In 2000 the London Wetland Centre was opened and became a wildlife oasis in the middle of London’s suburbia.
Wetlands are the primary source of drinking water for people and wildlife.” The Wildfowl & Wetlands Trust (WWT)
The 42 hectare site was turned into wetlands and gardens which are now home to birds, bats, frogs and other wildlife seeking its waters. It was the perfect setting for finding out the importance of enjoying drinking more water.
Like these plumed whistling ducks (above), we all need water to survive and flourish.
But how much water do we need? (And I mean us humans!)
These were some of the questions posed to us on a day out at the London Wetlands Centre hosted by Robinsons, one of Britain’s most popular family brands which has been making drinks for over 100 years.
Exploring the wetlands we encountered a beautiful variety of birds, some wild and others bred and raised in captivity as part of WWT’s conservation efforts. My twins, Luce and Theo, were captivated by the sight of so many different birds. The Mandarin duck (above) was one of Luce’s favourites.
I often write about how important nature is for children. I now realise that I also must always ensure that we bring drinks with us during our outdoors adventures.
Lack of hydration can affect children and adolescents cognitive functions, such as concentration, alertness and short term memory.” D’Anei KE et al (2014)
After all water makes up 75% of our brain and 76% of our muscles.
Like these black swans, we should be sipping water throughout the day.
The London Wetland Centre guides brought along food for the children to feed to the wildfowl. The kids naturally began competing with each other on how far they could throw the feed or just holding it steadily in their palms to attract some of the amazing birds we encountered in the wetlands.
Kids who stay topped up with water tend to perform better in classroom based activities, such as handwriting and copying text.” Booth et all study (2012)
When we move or just breathe we use up water in our body.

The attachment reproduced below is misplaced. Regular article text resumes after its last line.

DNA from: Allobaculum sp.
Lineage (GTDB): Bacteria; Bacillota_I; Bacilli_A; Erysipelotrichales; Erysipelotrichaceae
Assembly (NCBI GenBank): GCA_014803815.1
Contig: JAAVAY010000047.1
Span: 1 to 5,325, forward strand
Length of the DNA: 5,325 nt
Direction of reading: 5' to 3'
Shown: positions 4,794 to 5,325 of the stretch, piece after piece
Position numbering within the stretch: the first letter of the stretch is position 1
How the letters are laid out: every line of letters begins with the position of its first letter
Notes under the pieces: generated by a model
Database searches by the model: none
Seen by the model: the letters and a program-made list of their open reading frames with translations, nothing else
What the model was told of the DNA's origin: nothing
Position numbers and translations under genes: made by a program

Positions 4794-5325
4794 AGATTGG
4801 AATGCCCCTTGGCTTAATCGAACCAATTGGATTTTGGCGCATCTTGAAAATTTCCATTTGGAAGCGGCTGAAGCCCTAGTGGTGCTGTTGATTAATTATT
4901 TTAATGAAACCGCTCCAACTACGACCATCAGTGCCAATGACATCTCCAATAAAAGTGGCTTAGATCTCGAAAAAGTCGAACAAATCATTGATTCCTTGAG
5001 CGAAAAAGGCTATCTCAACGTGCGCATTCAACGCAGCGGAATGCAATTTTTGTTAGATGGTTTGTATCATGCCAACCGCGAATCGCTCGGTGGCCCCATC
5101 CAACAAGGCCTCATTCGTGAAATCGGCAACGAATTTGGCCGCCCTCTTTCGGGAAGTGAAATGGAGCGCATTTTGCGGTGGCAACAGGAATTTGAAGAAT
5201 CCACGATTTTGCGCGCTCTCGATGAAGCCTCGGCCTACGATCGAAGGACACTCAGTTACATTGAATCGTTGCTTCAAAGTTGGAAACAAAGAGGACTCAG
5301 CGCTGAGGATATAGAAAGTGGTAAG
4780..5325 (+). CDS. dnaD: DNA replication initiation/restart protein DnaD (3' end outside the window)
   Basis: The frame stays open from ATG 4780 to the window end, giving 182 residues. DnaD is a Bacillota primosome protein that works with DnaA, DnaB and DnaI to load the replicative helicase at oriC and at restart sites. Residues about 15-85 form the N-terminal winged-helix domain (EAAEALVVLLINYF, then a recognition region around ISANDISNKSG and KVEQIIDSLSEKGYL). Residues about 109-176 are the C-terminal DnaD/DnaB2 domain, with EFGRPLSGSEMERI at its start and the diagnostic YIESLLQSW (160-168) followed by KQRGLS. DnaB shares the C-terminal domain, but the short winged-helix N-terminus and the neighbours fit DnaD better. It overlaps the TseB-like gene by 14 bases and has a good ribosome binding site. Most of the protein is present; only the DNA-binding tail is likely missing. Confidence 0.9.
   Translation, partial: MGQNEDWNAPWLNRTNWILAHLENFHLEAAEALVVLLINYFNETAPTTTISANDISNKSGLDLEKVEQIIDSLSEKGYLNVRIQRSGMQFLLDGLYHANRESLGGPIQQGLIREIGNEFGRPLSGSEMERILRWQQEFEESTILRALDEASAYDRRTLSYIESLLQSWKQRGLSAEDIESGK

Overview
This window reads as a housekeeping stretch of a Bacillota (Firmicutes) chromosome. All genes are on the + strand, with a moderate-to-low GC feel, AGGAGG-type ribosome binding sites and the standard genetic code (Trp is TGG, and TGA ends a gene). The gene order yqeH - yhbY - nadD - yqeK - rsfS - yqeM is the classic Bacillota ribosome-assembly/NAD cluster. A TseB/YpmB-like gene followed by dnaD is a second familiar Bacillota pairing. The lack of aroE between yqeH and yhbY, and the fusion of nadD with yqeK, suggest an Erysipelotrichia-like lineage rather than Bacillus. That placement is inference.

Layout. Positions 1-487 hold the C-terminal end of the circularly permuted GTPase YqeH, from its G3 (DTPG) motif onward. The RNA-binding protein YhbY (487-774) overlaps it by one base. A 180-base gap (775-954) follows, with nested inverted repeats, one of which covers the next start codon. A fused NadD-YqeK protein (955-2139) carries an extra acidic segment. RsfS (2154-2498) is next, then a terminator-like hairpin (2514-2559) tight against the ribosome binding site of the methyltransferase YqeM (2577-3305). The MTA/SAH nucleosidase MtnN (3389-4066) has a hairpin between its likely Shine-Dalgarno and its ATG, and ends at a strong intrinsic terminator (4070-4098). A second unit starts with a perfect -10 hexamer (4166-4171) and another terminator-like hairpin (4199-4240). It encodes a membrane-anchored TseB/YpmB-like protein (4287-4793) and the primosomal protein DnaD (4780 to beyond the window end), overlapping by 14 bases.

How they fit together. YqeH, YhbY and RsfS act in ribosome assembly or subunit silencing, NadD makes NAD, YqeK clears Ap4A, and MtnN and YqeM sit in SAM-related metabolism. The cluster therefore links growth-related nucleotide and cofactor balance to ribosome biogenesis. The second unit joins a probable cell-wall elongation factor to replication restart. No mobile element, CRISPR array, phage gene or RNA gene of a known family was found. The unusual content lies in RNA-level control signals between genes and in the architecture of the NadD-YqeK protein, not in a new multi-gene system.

So how much water do we need?
Helen Bond, an independent dietician, highlighted the importance of water for our health and well-being during my visit organised by Robinsons.
Do you know how much water your children should be drinking each day?
We should drink 8 to 10 glasses a day for good health. Two out of three parents say they do not know how much water their children should be drinking each day. I learnt that my 8 year old twins need on average a fluid intake of 1280 ml a day – about 8 to 10 small glasses (150 ml). The same for most 4 to 8 year olds. From 9 to 13 years old, Theo will require 1680 ml versus 1520 ml for Luce. I need on average 1600 ml – the same as other adult women as well as adolescents and the elderly. Men need to up that to around 2000 ml a day. For us adults that can include tea and coffee but not stronger alcoholic drinks!
Young children – boys and girls two to three years old – need 1040 ml.So h
I’m not sure who was more active when my twins spotted the otters at the London Wetland Centre. Luce and Theo dashed back and forth across a bridge to watch the otters diving, swimming and playing in the water and on the rocks. Both pairs, that is my twins and the two otters, were definitely enjoying the water.
Emerging research has shown that good hydration has a positive influence on stress and well being.” Pross N, et al (2014)
I definitely had two very happy children when we left the wetlands. Back home they’re also rather delighted that they have my approval to add Robinsons squash to some of the eight to ten glasses of drink they need each day.
Disclosure: Our day out at the London Wetland Centre was sponsored by Robinsons but the opinions and content are my own.